I currently have a OpenSolaris installation with a ~1Tb RaidZ volume made up of 3 500Gb hard drives. This is on commodity hardware (ASUS NVIDIA based board on Intel Core 2).

I'm wondering whether anyone knows if XenServer or Oracle VM can be used to install 2009.06 and get given physical access to the three SATA drives so that I can continue to use the zpool and be able to use the Xen bits for other areas.

I'm thinking of installing the JeOS version of OpenSolaris, have it manage just my ZFS volume and some other stuff for work(4GB), then have a Windows(2GB) and Linux(1GB) VM (theres 8Gb RAM on that box) virtualised for testing things.

Currently I am using VirtualBox installed on OpenSolaris for the Windows and Linux testing but wondered if the above was a better alternative.


3 Disks -> OpenSolaris Guest VM, it loads the zpool and offers it to the other VMs via CIFS.

4 Answers 4


If it helps, I once had OpenSolaris installed in a VirtualBox VM running on Windows Vista x64 (quad core, 16gb RAM). I gave OpenSolaris access to the "raw" disks (8 as RAIDZ2) via the raw VMDK format. Once I determined that OpenSolaris might work, I exported the pool, and rebuilt the machine with HBAs, more disks, a rackmount chassis, and OpenSolaris running native.

Once the original disks were inserted, the pool imported immediately like a champ. (I wasn't actually expecting it to work.)

In retrospect though, I wish I had kept the original config. OpenSolaris running in a VM in Windows was VASTLY VASTLY VASTLY easier to set up and maintain. Literally just install and run. But on bare metal, I spent some 100-odd hairpulling hours getting OpenSolaris to work properly on the real hardware (every single piece supposedly "highly compatible").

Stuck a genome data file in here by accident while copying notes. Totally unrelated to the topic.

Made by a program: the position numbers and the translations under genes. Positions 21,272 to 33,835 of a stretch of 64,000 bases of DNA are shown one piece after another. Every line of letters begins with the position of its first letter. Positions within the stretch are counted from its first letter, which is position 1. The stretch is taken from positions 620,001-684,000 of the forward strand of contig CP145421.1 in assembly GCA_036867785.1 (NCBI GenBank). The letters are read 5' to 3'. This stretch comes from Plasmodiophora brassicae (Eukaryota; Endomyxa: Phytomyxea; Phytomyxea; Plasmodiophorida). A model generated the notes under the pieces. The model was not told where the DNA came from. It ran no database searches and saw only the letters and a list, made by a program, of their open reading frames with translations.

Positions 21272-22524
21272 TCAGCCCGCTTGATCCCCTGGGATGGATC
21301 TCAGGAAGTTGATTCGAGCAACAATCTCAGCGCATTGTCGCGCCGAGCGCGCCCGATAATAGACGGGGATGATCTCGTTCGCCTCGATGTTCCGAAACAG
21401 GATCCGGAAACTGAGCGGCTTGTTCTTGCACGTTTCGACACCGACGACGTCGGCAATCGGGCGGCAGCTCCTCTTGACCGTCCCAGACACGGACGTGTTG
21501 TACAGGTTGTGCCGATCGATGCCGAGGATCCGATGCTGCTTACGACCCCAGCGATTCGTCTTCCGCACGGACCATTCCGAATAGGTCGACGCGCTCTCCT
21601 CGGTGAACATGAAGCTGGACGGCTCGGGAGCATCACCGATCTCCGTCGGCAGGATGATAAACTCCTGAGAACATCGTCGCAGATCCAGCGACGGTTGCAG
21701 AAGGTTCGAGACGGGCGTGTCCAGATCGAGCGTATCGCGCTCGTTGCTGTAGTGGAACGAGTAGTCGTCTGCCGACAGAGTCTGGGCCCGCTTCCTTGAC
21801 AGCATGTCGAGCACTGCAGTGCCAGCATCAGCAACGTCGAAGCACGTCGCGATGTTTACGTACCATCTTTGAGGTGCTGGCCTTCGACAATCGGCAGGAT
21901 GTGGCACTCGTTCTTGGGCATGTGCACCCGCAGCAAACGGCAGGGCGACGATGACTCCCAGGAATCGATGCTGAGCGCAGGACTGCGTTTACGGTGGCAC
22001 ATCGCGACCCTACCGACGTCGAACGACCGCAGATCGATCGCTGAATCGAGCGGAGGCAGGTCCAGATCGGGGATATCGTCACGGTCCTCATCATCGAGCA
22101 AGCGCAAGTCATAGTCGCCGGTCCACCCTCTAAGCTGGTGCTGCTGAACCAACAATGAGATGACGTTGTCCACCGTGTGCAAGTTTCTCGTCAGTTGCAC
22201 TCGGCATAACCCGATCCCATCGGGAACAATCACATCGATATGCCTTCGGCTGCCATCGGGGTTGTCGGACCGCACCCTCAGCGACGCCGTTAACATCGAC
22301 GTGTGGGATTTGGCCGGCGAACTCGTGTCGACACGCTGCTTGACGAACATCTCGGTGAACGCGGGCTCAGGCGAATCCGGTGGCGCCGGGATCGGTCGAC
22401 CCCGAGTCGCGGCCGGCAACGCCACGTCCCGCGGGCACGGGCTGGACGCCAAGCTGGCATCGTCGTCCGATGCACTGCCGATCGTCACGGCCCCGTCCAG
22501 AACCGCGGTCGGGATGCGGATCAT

Also, OpenSolaris running in a VM (on a vastly more power-conscious host), consumed a tiny fraction of the power that OpenSolaris does natively (due to lack of adequate power management features). It baffles me why anyone would actually want OpenSolaris on a notebook...

(I just recently made mistake #2: "Upgrading" to Nexenta CP 3.0. I relived most of those nightmares all over again, only this time horribly compounded and complicated by the bastard mix of OpenSolaris for almost anything CLI-related, a painfully crippled packaging system (compared to native GNU/Linux Debian), and a completely, absolutely broken GNOME session. (I'm using XFCE now as it very minimally "works". I'm actually thinking of going back to my original Vista host / Nexenta guest config with the "raw" disk kludge! (Unfortunately my home server doesn't support IOMMU).


I would suggest you just look at the xVM Hypervisor (http://hub.opensolaris.org/bin/view/Community+Group+xen/WebHome). This would allow your existing OpenSolaris install become the hypervisor for other OS but also allow you to use ZFS as the backend disk for the virtual disks of the VMs.

  • Xen in OpenSolaris is no longer really being maintained, especially as a Dom0. I can't find documentation to back this up, but when I asked the question of an Oracle virtualization dev at an OpenSolaris user's group six months ago, he said outright Zones/LDoms are the focus and Xen had little or no ongoing development resources.
    – notpeter
    Aug 11, 2010 at 16:37

If your processors supports VT-x and your chipset supports VT-d, you might want to consider VMWare ESXi. VMDirectPath (aka IOMMU or VT-d) lets you attach a physical PCIe device (or PCIe-PCI bridge and all it's attached PCI devices) to an individual VM. I use VMDirectPath to attach my LSI SAS card to Nexenta so ZFS gets direct access to disks. My Windows/Linux VMs access storage from OpenSolaris via CIFS/NFS without a problem, although their boot vmdks are on a VMFS formatted disk off my motherboard's onboard SATA.


No, you can't give a guest VM shared access to the zpool. What you can do is to share zfs file systems from the dom0 (via CIFS) to your guest VMs.

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